9. Millimidget

    Heresy 207 :skinchanging

    That's an interesting theory, and one worth exploring. Certainly, I think AA, or the Last Hero, or any of the other figures who fill that role, was a greenseer, may have been involved in some form of reanimation, and may very well have been an undead greenseer. I also have some suspicions about greenseers warging other greenseers (or at least greenseers warging wargs), and suspect that may describe how the Others operate on some level. Personally, I think too much greenseer blood was sacrificed to create the Three-Eyed Crow entity/conciousness. There simply wasn't/isn't enough left to man a Watch composed of undead greenseers. And beyond that, it appears the Night's Watch was intimately involved in some sort of scheme to transport bastard born children (likely carrying the holy blood line) north of the Wall for sacrifice. I have another theory that this may have been their original purpose; to maintain the holy blood line (ie the greenseer gene/genes), as a gardener might maintain a plant. Ensure that the blood line remains intact, while pruning any superfluous offshoots. I can think of several reasons why they might engage in either the former or the latter, but one reason shared equally by both objectives is to "guard the realms of men." This leads me to an image in my head of the Night's Watch guarding the walls of every (major) castle in Westeros, like a militant version of the maesters, watching primarily for people trying to sneak away with bastard born children. Certainly, an agreement (maybe the Pact, maybe another) which included the provision of bastard born children would be a strong motivator to develop and/or adopt jus prima noctis. And consequently, any push to ban the practice would indicate both a break from traditional practices, as well as an answer to one of the overarching questions of ASOIAF, why now? As in, why are the Others becoming (significantly) more active now. More broadly, what happened to uppend an apparent balance which it seems lasted for thousands of years. The answer is not going to be so obviously simple as Good Queen Alyssane happened, but the visit to the Wall (with dragons, no less), and the push to ban jus prima noctis, both stand out to me as red flags. The visit itself seems in some way connected to Bael the Bard, whose exploits likely took place during the reign of Jaehearys I. We're also supplied with some indication that this is a possible moment when the Night's Watch changed its vows to include the additional statements about not marrying, fathering children, holding land, etc. At the very least, there's something off about Snowgate being renamed Queensgate, when the Queen paid for the construction of Deep Lake. Typically, the structure whose construction is funded by a singularly noteworthy donor is the one named after that donor; I can't say I've heard of so generous a gift being met so poorly. It suggests to me that the primary motivator for the name change may have been the commander of Snowgate, or Alyssane herself; either way, there's a connection between the renaming and the Snow in Snowgate. I also have to wonder why there was a fairly sizeable gap between the Nightfort and Snowgate, when all the other fortifications seem to be built at roughly even intervals of distance. The gap was so sizeable that they could drop Deep Lake in roughly equidistant from the two nearest fortifications, and it seems to fit right in as though it had always existed there. On some level, it makes me wonder if there wasn't an earlier fortification at the site of Deep Lake. I would need to track down the quote, but in one of the books, Sam tells us that 600 years prior, the commanders of the Nightfort and Snowgate declared war on eachother (edit: actually, I think it's two books, as I think this story is part of the infamous 'list of Lord Commanders' speech we read twice). His story continues, with the Lord Commander of the Night's Watch stepping in to settle the agreement. We can immediately conclude that as far back as 600 years ago, the Night's Watch had already moved its headquarters from the Nightfort to Castle Black. This indicates that the secret at the heart of the Night's Watch, namely whatever the story is regarding the full weirwood tree they built the Nightfort over, had already been forgotten. This is why I say above that "the answer is not going to be so obviously simple as Good Queen Alyssane happened." The traditions had already been forgotten by the time Alyssane visited the Wall, and indeed were probably forgotten or abandoned in bits and pieces over centuries. Alyssane merely enacted a rule change which undermined any (un)official return to a practice that may very well have been all that was keeping the peace between the Others and the rest of the world. We can also conclude that the Lord Commander during this conflict 600 years ago was likely an Andal, as the story concludes with the commanders of the Nightfort and Snowgate joining to assassinate the Lord Commander. That sounds to me like some Northerners getting into a brawl, and only ending their fight when an outsider presented himself as both an obstacle and target. I know this is a long post already, but there were two more thoughts I want to get out there before I promptly end it. Yes, I adhere to a literal interpretation of Bran's impaled dreamer vision. As a real location/object, it works equally well as the literary device most fans restrict it to being. Further, there's no evidence in the description of the impaled dreamers to suggest it's not real; namely, they're not impaled shadows. This is important, as George gives us the description of "visionary" figures, ie the shadows Bran sees earlier in this same dream, as well as the shadows Dany sees in the ritual tent. Further, we have good reason to doubt that failed dreamers are impaled, literally or metaphorically, as we see no evidence of such with Euron, who seems to be a failed candidate. He is neither dead (as far as we know), nor does his third eye seem permanently locked. Finally, and I don't mean this to be offensive to anyone who does support the following theory, it's extremely unlikely the weirwood underneath the Nightfort (really, the weirwood the Nightfort was built on top of) is connected to the weirwood at Whitetree. First, if I recall correctly, Whitetree has moved, from north of the Nightfort in earlier books, to north of Deep Lake in more recent maps I've seen. Beyond that, George's description is plainly of a buried tree; specifically, what is confused for its trunk is merely a branch, hence it being thin, twisted, and reaching. This description, to me, is so obviously of a buried tree I'm somewhat amazed that no ASOIAF theory I've read has correctly identified it as such. Also, I don't see why anyone would want to devalue the Nightfort by making it an extension of Whitetree. If anything, I feel Whitetree is meant to serve as our mental template for the tree underneath the Nightfort. If the tree at Whitetree is large and monsterous, the tree beneath the Nightfort is likely that much further beyond the Whitetree as the Whitetree is to other weirwoods. In fact, the Nightfort tree is so wild and crazy, it even has an interactive face (edit: in re-reading this, I have to wonder if that's Bran's face in the Nightfort tree; it would certainly add tremendous significance to the image of the baptismal tear shed by the tree, even if the "tear" is indicative of the presence of salt water in the Wall). I know I said only two more, but I thought of a third; if the Pact was thousands of years ago, and the Children fled north of the Wall thousands of years ago, and mankind cut down all the weirwoods south of the Neck thousands of years ago, where did Harren find numerous weirwoods to chop down and use for the construction of Harrenhal? And, why would he leave the closest weirwood standing? Even if my last assumption is incorrect, that mankind cut down all weirwoods south of the Neck thousands of years ago,I have difficulty reconciling that so many weirwoods were still standing. And, am I the only one seeing parallels between the desecration of numerous weirwoods which it seems prompted the Pact, the construction of Harrenhal which required the desecration of numerous weirwoods, the rise of Night's King ~100 years after the formation of the Watch, and Alyssane's visit to the Wall, which resulted in a doubling of the Night's Watch's lands ~100 years after Aegon's Conquest. It has been discussed on this sub-forum that the Age of Heroes, the Long Night, etc., all happened much more recently than the ubiquitous 10,000 years ago, 8,000 years ago, or "thousands and thousands" of years ago. I'm personally looking at a Long Night which took place ~5,000 years ago, and I'm even open to a further condensed timeline, but on some level I keep coming back to the idea that 200-300 years is easily enough time for a society to have forgotten something important, and even something as important as the details of Long Night and its resolution, assuming a society even had those answers in the first place. This isn't actually consistent with George's references to a written history dating back thousands of years, but outside of Sam's "600 years ago" story, I can't say I've seen much which is even that accurately dated. During what, Sam? You were obviously going to connect that list to a specific period in history (correctly or incorrectly). If the list represents something like 5,000-5,500 years, what was going on that Sam could attribute it to "during...." Well, beyond the obvious, like the rise of Valyria and its dragons, the fall of (Old) Ghis and its harpies, and the possible origin of the AAR prophecy.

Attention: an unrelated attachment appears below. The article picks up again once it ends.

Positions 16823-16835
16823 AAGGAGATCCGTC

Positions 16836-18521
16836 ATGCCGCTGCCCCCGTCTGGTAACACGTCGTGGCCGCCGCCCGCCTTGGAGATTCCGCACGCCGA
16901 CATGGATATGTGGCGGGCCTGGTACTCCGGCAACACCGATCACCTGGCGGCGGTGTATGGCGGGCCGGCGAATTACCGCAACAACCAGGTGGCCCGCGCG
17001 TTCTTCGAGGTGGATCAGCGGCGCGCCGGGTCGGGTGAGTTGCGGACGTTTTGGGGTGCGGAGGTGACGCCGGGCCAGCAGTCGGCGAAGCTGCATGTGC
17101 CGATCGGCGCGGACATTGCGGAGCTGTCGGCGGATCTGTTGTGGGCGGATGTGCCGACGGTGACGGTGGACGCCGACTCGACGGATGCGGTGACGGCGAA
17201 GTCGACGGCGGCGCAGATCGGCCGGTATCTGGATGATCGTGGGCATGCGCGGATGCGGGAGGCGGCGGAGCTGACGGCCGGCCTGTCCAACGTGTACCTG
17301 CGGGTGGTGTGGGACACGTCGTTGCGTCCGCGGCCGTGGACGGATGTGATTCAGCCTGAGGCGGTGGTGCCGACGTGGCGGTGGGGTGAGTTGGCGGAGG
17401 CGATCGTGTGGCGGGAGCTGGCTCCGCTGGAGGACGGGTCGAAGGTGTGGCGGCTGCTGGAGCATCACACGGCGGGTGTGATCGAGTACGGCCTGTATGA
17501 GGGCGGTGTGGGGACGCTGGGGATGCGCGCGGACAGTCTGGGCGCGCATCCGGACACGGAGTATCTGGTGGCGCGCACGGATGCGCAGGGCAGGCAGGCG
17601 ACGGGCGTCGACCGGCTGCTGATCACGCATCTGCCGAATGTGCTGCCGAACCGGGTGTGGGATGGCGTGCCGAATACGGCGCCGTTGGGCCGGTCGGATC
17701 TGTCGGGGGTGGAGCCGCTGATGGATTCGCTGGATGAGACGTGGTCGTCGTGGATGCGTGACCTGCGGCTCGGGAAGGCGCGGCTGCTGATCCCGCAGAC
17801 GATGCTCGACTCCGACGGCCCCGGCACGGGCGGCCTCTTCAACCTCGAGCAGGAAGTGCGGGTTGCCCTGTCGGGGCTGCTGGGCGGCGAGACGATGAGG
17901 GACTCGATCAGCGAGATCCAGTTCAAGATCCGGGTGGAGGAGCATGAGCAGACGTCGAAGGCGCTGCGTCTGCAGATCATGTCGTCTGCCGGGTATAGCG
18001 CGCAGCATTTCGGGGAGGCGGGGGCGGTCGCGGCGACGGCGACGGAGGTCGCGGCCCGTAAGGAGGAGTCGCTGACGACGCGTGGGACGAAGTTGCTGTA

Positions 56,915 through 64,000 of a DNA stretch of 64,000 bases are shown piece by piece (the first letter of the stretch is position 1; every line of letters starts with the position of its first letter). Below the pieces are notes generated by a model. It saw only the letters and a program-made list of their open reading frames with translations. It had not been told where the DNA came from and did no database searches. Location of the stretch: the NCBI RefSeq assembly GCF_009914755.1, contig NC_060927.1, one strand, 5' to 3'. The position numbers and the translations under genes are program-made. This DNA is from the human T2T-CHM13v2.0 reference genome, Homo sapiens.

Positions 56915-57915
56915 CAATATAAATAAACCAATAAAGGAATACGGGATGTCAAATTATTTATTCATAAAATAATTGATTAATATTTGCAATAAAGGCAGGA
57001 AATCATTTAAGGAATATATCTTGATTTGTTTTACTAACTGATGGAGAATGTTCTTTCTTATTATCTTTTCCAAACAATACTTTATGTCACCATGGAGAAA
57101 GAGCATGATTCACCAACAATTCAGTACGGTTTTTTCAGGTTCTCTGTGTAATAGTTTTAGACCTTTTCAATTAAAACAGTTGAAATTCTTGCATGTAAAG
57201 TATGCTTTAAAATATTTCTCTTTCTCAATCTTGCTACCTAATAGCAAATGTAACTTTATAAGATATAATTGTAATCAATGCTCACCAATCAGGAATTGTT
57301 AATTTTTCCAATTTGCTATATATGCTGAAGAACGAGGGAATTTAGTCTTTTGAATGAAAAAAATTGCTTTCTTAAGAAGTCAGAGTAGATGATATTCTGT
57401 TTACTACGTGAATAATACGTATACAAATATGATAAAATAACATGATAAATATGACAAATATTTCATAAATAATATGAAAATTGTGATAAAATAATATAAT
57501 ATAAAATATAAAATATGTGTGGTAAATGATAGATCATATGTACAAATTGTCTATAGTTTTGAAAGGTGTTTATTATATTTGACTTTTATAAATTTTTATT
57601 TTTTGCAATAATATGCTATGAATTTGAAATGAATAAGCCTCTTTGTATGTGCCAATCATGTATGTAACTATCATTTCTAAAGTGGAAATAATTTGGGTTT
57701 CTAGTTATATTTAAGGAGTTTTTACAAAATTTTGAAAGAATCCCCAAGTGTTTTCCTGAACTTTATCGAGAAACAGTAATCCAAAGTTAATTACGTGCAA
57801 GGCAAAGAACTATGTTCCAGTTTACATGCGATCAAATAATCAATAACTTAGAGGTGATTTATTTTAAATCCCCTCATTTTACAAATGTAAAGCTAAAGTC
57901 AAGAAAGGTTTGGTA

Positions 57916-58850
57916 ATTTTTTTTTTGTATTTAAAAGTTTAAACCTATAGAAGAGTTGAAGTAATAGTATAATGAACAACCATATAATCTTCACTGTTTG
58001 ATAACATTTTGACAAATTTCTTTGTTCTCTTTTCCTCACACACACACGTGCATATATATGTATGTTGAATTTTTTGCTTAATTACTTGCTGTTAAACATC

10. Millimidget

    Weird dragon logistics

    I think you're forgetting that dragons have three heads; the (human) soul which was used to fertilize the egg, the dragonrider, and a skinchanger.
  11. Millimidget

    (SPOILERS) Criticise Without Reprecussion

    I prefer the Legend of Billie Jean